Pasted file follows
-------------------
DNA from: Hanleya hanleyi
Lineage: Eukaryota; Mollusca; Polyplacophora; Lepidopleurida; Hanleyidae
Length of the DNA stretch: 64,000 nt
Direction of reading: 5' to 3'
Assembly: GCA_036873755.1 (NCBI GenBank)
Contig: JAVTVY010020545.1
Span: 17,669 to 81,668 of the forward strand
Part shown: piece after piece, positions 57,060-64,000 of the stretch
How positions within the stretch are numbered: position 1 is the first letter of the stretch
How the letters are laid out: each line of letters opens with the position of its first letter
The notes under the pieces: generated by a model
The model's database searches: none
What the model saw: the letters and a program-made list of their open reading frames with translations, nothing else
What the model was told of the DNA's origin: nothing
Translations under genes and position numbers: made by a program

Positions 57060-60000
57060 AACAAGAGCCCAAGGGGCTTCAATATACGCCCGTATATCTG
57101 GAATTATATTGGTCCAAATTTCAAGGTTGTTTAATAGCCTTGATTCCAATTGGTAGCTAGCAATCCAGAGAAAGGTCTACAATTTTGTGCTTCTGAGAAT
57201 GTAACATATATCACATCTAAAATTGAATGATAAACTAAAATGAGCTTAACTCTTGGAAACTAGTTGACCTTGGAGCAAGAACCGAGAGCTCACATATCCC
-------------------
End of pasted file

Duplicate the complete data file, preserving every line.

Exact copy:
DNA from: Hanleya hanleyi
Lineage: Eukaryota; Mollusca; Polyplacophora; Lepidopleurida; Hanleyidae
Length of the DNA stretch: 64,000 nt
Direction of reading: 5' to 3'
Assembly: GCA_036873755.1 (NCBI GenBank)
Contig: JAVTVY010020545.1
Span: 17,669 to 81,668 of the forward strand
Part shown: piece after piece, positions 57,060-64,000 of the stretch
How positions within the stretch are numbered: position 1 is the first letter of the stretch
How the letters are laid out: each line of letters opens with the position of its first letter
The notes under the pieces: generated by a model
The model's database searches: none
What the model saw: the letters and a program-made list of their open reading frames with translations, nothing else
What the model was told of the DNA's origin: nothing
Translations under genes and position numbers: made by a program

Positions 57060-60000
57060 AACAAGAGCCCAAGGGGCTTCAATATACGCCCGTATATCTG
57101 GAATTATATTGGTCCAAATTTCAAGGTTGTTTAATAGCCTTGATTCCAATTGGTAGCTAGCAATCCAGAGAAAGGTCTACAATTTTGTGCTTCTGAGAAT
57201 GTAACATATATCACATCTAAAATTGAATGATAAACTAAAATGAGCTTAACTCTTGGAAACTAGTTGACCTTGGAGCAAGAACCGAGAGCTCACATATCCC